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King Louis lurking at Augusta

South African Louis Oosthuizen was tied for second place after the first round of the Masters at Augusta National Golf Club in Georgia on Thursday.

The 2010 Open champion shot a three-under 69 to lie one shot behind American Bill Haas. Oosthuizen shares second spot with defending champion Adam Scott of Australia and local favourite Bubba Watson of America.

Oosthuizen, said he was playing good golf.

“I felt like I have been playing well for the last month or so,” said Oosthuizen after his round.

“I have been feeling this coming for a while. I have been swinging well and playing well.”

The Mossel Bay-born player was troubled by a back injury for most of 2013, and it was not 100 percent yet, he revealed.

“I had a bit of a scare yesterday when I picked up my little girl with the back, but I was just glad this morning that it was all good,” said Oosthuizen.

“Some days it is good and some days it is not. It [the injury] is definitely still there. I am managing it pretty good, knowing what I should and should not do.

“One of the things I should probably not do is pick up my little girl running towards me and grabbing her. But it is tough not to do that.”

The 31-year-old Oosthuizen was the best of the six South Africans in the field at Augusta, with 2011 Masters champion Charl Schwartzel on one-over after carding a 73. Ernie Els was two shots behind Schwartzel on 75.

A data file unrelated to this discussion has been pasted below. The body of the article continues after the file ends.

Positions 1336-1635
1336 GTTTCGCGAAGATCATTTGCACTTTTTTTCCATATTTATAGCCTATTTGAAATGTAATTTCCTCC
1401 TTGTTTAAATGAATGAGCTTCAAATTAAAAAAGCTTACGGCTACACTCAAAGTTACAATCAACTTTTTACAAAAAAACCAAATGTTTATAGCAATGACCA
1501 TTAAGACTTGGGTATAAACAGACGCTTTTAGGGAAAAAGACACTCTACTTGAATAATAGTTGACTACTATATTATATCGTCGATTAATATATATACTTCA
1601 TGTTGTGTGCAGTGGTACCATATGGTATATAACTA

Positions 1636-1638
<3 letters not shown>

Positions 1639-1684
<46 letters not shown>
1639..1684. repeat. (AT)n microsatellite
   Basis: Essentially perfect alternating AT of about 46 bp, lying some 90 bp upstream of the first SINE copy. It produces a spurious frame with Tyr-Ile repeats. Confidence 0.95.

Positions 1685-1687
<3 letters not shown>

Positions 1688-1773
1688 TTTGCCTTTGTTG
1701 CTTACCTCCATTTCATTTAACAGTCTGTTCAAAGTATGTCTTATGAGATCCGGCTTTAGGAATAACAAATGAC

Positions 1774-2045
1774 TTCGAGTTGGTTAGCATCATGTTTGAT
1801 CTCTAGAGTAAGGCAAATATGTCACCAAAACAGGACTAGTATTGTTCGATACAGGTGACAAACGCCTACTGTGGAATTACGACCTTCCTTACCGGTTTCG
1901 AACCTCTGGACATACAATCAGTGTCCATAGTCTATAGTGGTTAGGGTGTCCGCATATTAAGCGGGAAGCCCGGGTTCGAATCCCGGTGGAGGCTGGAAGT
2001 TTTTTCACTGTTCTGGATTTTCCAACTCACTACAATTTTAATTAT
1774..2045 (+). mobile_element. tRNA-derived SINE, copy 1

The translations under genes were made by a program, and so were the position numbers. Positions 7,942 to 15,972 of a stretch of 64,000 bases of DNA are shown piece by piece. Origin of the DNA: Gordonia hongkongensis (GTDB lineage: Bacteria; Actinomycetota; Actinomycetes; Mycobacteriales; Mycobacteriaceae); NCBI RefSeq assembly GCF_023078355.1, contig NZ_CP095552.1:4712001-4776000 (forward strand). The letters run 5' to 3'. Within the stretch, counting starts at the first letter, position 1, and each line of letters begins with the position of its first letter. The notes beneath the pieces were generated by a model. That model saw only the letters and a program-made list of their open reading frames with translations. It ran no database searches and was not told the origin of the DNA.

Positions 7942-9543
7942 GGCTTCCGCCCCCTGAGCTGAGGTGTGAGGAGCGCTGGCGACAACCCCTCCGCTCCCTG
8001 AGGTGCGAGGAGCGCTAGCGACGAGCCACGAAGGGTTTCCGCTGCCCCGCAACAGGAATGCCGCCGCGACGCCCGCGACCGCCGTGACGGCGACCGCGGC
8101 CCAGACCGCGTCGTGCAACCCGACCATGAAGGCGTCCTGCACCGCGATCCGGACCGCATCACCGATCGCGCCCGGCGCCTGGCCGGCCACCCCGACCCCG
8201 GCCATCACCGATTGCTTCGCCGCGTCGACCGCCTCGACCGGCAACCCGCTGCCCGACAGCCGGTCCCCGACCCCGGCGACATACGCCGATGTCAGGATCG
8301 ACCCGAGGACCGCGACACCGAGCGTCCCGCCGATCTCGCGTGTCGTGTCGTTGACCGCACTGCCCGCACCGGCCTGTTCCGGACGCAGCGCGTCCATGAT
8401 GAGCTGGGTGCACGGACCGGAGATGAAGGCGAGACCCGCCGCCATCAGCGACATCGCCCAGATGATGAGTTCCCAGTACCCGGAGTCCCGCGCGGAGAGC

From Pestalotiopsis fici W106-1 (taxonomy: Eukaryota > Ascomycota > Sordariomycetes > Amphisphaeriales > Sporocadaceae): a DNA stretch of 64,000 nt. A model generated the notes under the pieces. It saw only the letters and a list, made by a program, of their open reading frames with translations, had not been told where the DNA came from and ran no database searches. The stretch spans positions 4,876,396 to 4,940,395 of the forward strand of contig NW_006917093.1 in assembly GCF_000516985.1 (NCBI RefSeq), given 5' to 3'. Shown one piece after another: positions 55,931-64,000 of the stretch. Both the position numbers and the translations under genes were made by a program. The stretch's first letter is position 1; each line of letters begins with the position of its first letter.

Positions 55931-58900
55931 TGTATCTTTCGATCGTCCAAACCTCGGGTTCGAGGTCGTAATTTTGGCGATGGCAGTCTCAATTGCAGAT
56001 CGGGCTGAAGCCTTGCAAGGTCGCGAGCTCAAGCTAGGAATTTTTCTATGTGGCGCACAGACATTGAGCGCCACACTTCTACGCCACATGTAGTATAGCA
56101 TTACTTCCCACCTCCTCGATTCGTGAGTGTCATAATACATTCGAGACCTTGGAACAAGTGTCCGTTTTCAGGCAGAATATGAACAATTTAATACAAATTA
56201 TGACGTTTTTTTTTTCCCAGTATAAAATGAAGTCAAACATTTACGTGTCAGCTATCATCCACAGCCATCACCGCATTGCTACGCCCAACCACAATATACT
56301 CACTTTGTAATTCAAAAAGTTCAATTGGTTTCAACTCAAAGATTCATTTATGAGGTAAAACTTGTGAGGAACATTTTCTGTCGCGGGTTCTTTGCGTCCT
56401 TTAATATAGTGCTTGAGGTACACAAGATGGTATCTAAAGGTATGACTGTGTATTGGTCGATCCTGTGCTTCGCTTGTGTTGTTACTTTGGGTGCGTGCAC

There was disappointment for 2008 champion Trevor Immelman and Tim Clark, who both finished on 79, as well as Branden Grace, who is last in the field on 12-over after ending with an 84.

Zimbabwean Brendon de Jonge, who is playing in his first Masters, compiled a two-over 74.

Oosthuizen said it was an advantage to have finished second at Augusta before.

“It gives you a confidence boost to know that you can do well on the golf course.

“You see it every year with guys that have won here before. If they come in here and they are playing nicely, then they are always up on the leaderboard. I know I can play this golf course. But your game has to be on form.”

The seven-time winner on the European Tour said he was optimistic about his chances over the four days.

“If I am playing well, I can see myself doing really well this week.

“But you know, the few years that I have been coming here, I was just not on my game, I felt like I was struggling with my short game and on these greens, you can’t struggle in that area of your game.

“That’s a huge difference in my game now.”


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